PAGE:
When Kim Jones, creative director of Dior Men's, offered a glimpse of a collaboration between Dior and Nike on the autumn 2020 runway, the sneakerhead world went into meltdown.
The real talking point of the capsule collection of ready-to-wear, hats and silks was – and still is – the sneaker.
Called the Air Jordan 1 OG Dior, it marks the first tie-up between Dior and the Jordan brand. But naturally, this being Dior, it is fashioned from the finest calf skin, in a palette of elegant grey and white, with the Nike swoosh now rendered in Dior monogram.
On the Dior site, Jones explains why this project happened. “I love mixing together different worlds, different ideas – Jordan Brand and Dior are both emblematic of absolute excellence in their fields. To bring them together in this special collaboration is to propose something exciting and truly new.”
In short, this is not just another high-end sneaker, which luxury brands have been making for some time now. It is produced as a limited-edition and is extremely hard to get hold of. And in launching a reconfigured Air Jordan, a perennial favourite among trainer collectors, Jones ensured the entire sneakerhead universe would be clamouring at Dior's door.
Initially slated to launch in March, the release of the sneaker was repeatedly pushed back, first due to the pandemic and then because of anti-racism riots (which rendered the release of a high-end sneaker tone deaf). But on Thursday, June 25, the sneakers finally went on sale.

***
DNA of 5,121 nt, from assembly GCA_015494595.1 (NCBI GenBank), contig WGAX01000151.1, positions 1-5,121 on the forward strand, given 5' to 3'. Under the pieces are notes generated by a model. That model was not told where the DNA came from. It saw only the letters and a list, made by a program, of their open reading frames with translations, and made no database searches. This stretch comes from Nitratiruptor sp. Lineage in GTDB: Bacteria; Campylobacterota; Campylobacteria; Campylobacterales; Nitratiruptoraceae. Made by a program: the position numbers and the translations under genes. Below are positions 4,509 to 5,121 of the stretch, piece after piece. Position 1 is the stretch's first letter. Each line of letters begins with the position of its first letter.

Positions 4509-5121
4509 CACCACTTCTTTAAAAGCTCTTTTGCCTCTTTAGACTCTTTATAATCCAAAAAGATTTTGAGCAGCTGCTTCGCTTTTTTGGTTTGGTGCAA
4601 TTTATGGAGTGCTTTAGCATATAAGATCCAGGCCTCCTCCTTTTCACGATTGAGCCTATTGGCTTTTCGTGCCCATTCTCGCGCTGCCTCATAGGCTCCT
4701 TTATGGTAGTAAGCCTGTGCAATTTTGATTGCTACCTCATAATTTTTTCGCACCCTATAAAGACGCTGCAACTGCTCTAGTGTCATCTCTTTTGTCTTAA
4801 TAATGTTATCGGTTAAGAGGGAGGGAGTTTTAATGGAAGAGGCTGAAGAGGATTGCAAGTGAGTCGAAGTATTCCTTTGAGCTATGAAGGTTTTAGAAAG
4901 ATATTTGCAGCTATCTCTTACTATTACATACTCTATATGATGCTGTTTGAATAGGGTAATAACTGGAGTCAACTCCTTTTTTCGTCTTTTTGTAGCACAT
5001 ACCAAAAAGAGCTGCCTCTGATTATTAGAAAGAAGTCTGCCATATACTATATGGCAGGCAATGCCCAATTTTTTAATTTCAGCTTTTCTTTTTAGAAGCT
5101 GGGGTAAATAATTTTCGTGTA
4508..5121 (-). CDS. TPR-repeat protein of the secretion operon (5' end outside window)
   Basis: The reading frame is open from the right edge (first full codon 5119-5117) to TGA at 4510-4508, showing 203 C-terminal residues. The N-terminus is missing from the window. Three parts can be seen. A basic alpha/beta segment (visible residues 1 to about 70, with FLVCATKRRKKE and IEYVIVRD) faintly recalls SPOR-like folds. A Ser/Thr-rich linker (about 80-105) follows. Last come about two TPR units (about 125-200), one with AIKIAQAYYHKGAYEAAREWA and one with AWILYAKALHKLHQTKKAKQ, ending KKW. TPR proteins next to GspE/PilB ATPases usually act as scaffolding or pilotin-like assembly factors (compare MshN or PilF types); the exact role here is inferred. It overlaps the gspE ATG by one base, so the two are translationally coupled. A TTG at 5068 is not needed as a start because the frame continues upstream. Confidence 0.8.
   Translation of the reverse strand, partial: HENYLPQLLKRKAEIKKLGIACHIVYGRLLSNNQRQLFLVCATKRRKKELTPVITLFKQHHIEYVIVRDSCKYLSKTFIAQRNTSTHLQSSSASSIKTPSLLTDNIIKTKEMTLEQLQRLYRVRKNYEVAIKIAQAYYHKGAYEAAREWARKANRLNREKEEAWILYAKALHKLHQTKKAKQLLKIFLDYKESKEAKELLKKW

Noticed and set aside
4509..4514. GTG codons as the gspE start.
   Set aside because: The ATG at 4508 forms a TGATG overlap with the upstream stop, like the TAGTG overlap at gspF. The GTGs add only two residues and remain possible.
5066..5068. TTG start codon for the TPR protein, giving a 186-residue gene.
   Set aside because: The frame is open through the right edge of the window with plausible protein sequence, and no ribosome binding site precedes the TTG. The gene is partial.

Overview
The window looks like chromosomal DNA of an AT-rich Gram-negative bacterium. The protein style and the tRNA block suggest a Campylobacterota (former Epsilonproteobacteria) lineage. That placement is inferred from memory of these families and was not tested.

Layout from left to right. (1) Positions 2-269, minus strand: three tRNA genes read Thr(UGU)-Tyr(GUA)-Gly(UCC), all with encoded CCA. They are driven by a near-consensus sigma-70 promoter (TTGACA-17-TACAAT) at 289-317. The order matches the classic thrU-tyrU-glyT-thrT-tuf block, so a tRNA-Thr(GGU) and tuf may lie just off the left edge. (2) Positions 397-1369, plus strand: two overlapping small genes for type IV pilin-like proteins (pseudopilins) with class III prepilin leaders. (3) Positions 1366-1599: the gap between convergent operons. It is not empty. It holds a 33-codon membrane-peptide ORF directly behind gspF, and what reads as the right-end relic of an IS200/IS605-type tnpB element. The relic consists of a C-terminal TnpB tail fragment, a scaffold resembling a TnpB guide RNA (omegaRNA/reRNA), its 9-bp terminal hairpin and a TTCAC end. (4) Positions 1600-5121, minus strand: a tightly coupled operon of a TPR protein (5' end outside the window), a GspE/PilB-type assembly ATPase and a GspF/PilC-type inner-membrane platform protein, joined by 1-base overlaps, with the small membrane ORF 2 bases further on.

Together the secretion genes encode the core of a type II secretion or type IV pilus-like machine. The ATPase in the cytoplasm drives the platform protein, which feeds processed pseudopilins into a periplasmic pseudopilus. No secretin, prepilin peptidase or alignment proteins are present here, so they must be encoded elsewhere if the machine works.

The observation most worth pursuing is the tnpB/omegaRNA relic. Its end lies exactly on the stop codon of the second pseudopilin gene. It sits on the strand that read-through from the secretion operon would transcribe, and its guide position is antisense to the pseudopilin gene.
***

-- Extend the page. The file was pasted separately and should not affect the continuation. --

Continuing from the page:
Like the Louis Vuitton and Supreme collaboration in 2017 (also masterminded by Jones, then menswear designer at the French maison), this wasn't simply a matter of stock hitting shelves. Instead, would-be customers had to register their details via a Dior micro-site built just for the occasion, nominate their nearest Dior Boutique, and then select one – yes just one – pair, priced at a not insignificant $2,200 (Dh8,079) for the high-top version, and $2,000 (Dh7,345) for the low. Finally, the desired size had to be stated.
Available on a strictly first-come first-served basis, once registered, customers then had to wait, as registration itself was no guarantee of reserving a pair. Despite going live in the dead of night (2am UAE time), within hours the site was closed again, and reports are surfacing that up to a million people tried to register.
The "winners" of the online raffle, those chosen to be able to buy a pair, will be notified on Wednesday, July 1, and will be sent a unique QR code that must be presented, with matching photo ID, to the pre-nominated boutique, where the requested pair will be waiting.